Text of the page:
Sunday, 1 February 2015

Theatre Thoughts: Ethics

The Ethics of Professional Theatre

This is a link to the website of a theatre, outlining the code of conduct for professionals working in the theatre. As I searched further, I found that these came from a 1945 'Code of Ethics for Theatre Workers'

Socrates is considered to be the father of modern ethical philosophy
Painting: The Death of Socrates by Jaques Louis-David
Image Source: searchpp.com

Although the code of ethics linked to above is aimed mostly at actors, its author (Kathleen Freeman) stated that it applied equally to all who worked in theatre.  The code includes:

* The Show Must Go On! I will never miss a performance
* I will respect my audience, regardless of size or station
* I shall remember that my aim is to create illusion, therefore I will not destroy that illusion by appearing in costume and make-up offstage or outside the theatre
* I shall accept the directors advice in the spirit in which it is given for they see the production as a whole and my role as a part thereof
* I shall respect the play and the playwright, remembering that "a work of art is not a work of art until it is finished"
* I shall inspire the public to respect me and my craft through gracious acceptance of both praise and constructive criticism
Taken from 'Theatre Workers Code of Ethics' Freeman, 1945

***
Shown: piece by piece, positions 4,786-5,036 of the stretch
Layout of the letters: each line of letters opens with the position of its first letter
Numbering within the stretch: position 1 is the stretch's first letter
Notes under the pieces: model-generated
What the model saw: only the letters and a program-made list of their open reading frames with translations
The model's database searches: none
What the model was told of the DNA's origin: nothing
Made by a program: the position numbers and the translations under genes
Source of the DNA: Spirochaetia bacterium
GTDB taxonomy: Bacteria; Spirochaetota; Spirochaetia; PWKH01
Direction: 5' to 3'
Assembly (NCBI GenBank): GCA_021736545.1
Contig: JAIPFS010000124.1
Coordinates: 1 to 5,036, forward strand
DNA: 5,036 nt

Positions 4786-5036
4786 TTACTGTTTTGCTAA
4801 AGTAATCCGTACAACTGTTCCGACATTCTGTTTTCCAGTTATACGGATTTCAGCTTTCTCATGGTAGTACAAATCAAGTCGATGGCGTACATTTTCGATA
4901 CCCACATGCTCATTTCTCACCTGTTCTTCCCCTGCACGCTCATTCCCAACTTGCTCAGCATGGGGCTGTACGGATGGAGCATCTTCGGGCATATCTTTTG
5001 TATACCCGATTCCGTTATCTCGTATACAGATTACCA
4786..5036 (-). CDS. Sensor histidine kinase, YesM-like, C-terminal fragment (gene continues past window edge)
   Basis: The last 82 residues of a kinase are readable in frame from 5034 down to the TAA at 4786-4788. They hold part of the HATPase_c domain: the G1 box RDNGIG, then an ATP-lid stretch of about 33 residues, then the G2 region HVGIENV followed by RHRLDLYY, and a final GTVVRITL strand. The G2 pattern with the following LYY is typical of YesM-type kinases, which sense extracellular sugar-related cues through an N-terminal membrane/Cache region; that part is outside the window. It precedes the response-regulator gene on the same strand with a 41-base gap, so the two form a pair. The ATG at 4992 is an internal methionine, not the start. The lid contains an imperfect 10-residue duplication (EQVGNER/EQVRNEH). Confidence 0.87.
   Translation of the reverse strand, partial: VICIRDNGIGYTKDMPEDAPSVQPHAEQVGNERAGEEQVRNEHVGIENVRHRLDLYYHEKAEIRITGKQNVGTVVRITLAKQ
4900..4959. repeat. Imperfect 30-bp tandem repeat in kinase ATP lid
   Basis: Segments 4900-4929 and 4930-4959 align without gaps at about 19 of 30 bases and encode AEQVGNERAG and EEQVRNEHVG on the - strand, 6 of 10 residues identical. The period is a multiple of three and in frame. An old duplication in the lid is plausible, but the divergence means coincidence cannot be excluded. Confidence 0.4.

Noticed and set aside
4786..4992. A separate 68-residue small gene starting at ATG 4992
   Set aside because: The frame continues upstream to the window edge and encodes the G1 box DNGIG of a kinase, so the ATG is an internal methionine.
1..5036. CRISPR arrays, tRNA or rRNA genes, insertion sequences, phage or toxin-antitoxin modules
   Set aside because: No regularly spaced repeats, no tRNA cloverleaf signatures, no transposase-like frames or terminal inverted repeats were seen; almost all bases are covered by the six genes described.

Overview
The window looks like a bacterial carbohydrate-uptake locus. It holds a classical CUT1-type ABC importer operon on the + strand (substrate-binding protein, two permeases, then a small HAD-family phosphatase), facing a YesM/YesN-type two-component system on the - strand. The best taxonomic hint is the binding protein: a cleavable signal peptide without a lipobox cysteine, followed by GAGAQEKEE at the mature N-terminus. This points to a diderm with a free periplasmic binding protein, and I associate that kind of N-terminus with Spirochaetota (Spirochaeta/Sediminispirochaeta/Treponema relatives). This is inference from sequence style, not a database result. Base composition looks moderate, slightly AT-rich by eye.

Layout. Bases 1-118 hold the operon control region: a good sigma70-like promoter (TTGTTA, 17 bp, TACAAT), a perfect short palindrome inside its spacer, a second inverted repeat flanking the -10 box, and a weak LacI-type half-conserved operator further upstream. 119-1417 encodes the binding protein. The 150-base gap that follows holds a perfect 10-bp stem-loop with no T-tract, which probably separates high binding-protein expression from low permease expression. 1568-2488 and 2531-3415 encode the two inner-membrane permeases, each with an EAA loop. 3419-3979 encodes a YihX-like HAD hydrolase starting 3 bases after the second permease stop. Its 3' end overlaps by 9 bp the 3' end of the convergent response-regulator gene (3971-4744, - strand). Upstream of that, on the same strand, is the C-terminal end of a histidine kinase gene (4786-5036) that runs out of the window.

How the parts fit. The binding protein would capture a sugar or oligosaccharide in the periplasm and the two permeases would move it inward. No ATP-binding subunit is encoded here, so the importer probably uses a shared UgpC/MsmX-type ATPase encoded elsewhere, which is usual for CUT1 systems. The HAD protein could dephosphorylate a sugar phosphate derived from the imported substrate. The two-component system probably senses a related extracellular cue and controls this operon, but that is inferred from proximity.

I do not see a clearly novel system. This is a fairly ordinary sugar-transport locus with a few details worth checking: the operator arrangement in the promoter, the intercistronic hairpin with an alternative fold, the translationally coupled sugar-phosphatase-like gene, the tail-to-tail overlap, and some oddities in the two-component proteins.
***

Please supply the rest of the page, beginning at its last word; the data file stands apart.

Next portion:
Alongside this research, I have several books discussing the ethics of theatre practitioners, all of which have reworded versions of the Code of Ethics above. It seems there there are unspoken rules and practices which govern everyone who works in a theatrical setting, without them being made explicitly clear. It's interesting that we all seem to abide by the same rules in these scenarios: maybe it is that everyone working on a production is part of a team, creating something bigger than themselves, and these deep-rooted practices are simply part of the ethos and make-up of theatre practitioners?

The Art of Active Dramaturgy: Lenora Inez Brown

In 'The Art of Active Dramaturgy', Inez-Brown provides details of the steps a dramaturg should use when reading a new play script. These include reflecting on various aspects of the writing, but as she talks in detail about the steps, she covers aspects that relate to ethical practice, such as dispersing with preconceived notions or prejudices about the plays structure, plot or characters, and approaching with an open mind. She also talks about respecting the playwrights and their intentions, and not forcing their own methods onto a new play.

Another document I found detailed a research project and the ethical issues surrounding different aspects of performance, development, theatre in education and the idea of 'consent' in staging a production. This is a really interesting discussion and I will read it separately and comment further in the future.

I have also recently read a book called 'Theatre and Ethics' by Nicholas Ridout, which is concerned with the morality of theatre, talking about ethics in the context of the portrayal of right and wrong on stage, with reference to the ancient Greek plays and the medieval morality plays: "[exploring] theatre as a practice through which we experiment with ethical action." (RIDOUT, 2009) While incredibly interesting, the stance of a production to present a notion of ethics is a different discussion to professional ethics (i.e. a code of conduct) in the workplace.

'Theatre and Ethics'